4. Oh Dylan, I felt so bad as I really wanted to listen to the show but I’m away house-sitting for my son and his girlfriend while they are away California Dreamin’ and guess what? They don’t have single radio in the house! So, I’m really pleased that you included the link. I’m so glad that you felt overall it was a good experience despite your ‘book promotion’ misgivings. I can imagine it must have been very difficult to keep on target with what you hoped to say but I would think that just by being on the show at all would have raised your profile somewhat and made people curious about you and your book no matter what you said! You might be in for a pleasant surprise 🙂

    • Thank you, Sherri. I hope you enjoy listening to the show. I didn’t think it was a personal disaster at all, quite the opposite in fact, I really enjoyed taking part. It was more that I failed in the book promotion part. Still, as you say, you never know…

  5. Well Dylan, I am finally getting back to you, catching up and having at last listened to your radio show! I thought you came across very well when talking about your book, and that’s the truth! And yes, I really enjoyed detecting your Suffolk accent, slightly 😉 Brought back good memories!!!
    I enjoyed listening to how you came about writing your novel and your premise for it. That, as a listener, sticks with me and I’m sure did with others listening in too. You can be proud, you came across very well and I hope that sales did well afterwards because you deserve it 🙂

    • Sherri, you are very kind. I didn’t realise my Suffolk accent was that noticeable given that my mother beat it out of me as a child (sorry mum – she didn’t really beat me). Perhaps these past few years back in the county is starting to have an effect.

      • No, I’m just kidding Dylan, I actually barely noticed it 😉 I know what you mean. We moved to Suffolk when I was 10 years old and my mum wasn’t happy when I started coming home from school with my newly acquired Suffolk accent, a mere passing phase 😉

  6. Perhaps surprisingly, although you’ve written about being on radio, it struck me that pretty much everything you mentioned is relevant to promoting your book. I’m fast realising that I shouldn’t even be self-deprecating with friends. Really useful reminder that we need to be more prepared – because some of those opportunities to promote won’t be pre-booked.

    Great blog, by the way.

    • Thank you. Yes, it’s true, especially your point about being self-deprecating with friends. I think a few of mine have been a little surprised about how ‘sensitive’ I am about my novel – because if I don’t take it seriously, why should anyone else.
      I’m glad you enjoyed it and thanks for dropping by.

  7. I just did the same thing the other day. All of the intelligent things you plan to say somehow vanish from your brain. No worries, I’m sure you did better than you think you did. We are always our own worst critics.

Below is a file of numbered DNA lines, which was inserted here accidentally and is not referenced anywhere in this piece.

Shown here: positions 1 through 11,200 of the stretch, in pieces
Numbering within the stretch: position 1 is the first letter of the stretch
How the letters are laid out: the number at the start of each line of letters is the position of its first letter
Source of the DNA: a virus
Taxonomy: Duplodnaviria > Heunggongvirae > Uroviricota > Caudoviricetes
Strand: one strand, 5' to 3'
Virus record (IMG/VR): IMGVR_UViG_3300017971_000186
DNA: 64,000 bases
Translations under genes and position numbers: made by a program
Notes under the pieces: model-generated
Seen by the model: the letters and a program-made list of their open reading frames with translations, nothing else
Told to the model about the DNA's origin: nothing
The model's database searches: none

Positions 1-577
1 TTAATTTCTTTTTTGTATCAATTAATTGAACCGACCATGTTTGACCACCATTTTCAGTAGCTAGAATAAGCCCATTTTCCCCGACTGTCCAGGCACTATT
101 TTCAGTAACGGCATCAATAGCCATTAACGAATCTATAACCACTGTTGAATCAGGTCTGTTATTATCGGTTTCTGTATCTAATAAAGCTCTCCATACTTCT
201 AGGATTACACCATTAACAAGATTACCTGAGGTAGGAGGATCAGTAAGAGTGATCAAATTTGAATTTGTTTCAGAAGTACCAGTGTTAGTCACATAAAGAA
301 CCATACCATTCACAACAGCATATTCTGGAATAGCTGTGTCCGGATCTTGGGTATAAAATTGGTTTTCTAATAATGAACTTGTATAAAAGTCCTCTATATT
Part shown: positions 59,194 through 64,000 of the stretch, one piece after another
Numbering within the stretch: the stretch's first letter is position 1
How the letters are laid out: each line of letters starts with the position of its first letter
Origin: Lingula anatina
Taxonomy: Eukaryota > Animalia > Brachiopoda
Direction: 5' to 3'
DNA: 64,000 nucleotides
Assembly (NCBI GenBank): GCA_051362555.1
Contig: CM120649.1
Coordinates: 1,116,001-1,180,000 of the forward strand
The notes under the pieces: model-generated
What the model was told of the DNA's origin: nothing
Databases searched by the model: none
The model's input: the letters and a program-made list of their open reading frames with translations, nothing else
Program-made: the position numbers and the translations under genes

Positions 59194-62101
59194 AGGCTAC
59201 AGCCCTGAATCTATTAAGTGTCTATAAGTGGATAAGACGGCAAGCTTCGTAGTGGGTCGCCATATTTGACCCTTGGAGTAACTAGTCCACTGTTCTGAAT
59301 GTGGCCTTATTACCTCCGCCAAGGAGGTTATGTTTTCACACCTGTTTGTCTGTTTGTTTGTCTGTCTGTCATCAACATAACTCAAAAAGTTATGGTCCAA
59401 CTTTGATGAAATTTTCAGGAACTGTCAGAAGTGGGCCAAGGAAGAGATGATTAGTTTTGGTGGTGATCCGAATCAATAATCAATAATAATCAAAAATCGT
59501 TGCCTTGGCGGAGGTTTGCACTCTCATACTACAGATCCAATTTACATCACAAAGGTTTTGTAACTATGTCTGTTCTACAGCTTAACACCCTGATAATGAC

• It’s a strange feeling, isn’t it. I’ve presented to the board of large corporations without an issue yet when I entered a small room with two middle-aged (sorry Shane and Neale) men, a microphone, and the knowledge that friends and strangers were listening in, my plans turned to ashes. I hope you at least were able to give a better summary of what you book was about than I was!

      • I’m not so sure! I’m still waiting to hear if they will even put the interview on the show. It was recorded and then (I hope) edited. We had some technical difficulties right when I was talking about paranormal research, weird, huh? It’s all experience, so that’s how I’m looking at it. 🙂 Cheers!

  8. As a professional Flemish author for 22 years, recently – April 15th – published in the US, I’ve already noticed that the Anglo-Saxon way of promoting novels is different from ours. An author has to do much more self-promotion than for instance in Holland or Belgium (two countries wherein I publish). It’s a very learning experience for me, but, coming out of a different book-culture, I would say that, on the radio – and, without bragging, I’ve given hundreds of radio-interviews over here, or on TV it’s not Always good to be “too slick” and “too promotional”. Listeners have an ear for that. Your advice for self-promotion is sound (especially: reread your book before going to the show, especially if you have published more than 30 books like I have :-)) but riding “the wave” of the conversation is also good, natural and sympathetic. So, try to get the best of both worlds…yourself as an enthusiastic writer and yourself as a promotor of your book…..Cheers…..

    • Hi Bob, thanks for dropping by. I’m very jealous that you have managed to publish over 30 books; that’s a fantastic achievement. I agree with what you said, coming across as too slick can be off-putting for many people. Readers like to know the person behind the book and that can only come across if you relax and be yourself. Good luck with your new adventures in the US market!

Don't be shy, talk to me. I promise I won't bite.

Fill in your details below or click an icon to log in:

WordPress.com Logo

You are commenting using your WordPress.com account. Log Out / Change )

Twitter picture

You are commenting using your Twitter account. Log Out / Change )

Facebook photo

You are commenting using your Facebook account. Log Out / Change )

Google+ photo

You are commenting using your Google+ account. Log Out / Change )

Connecting to %s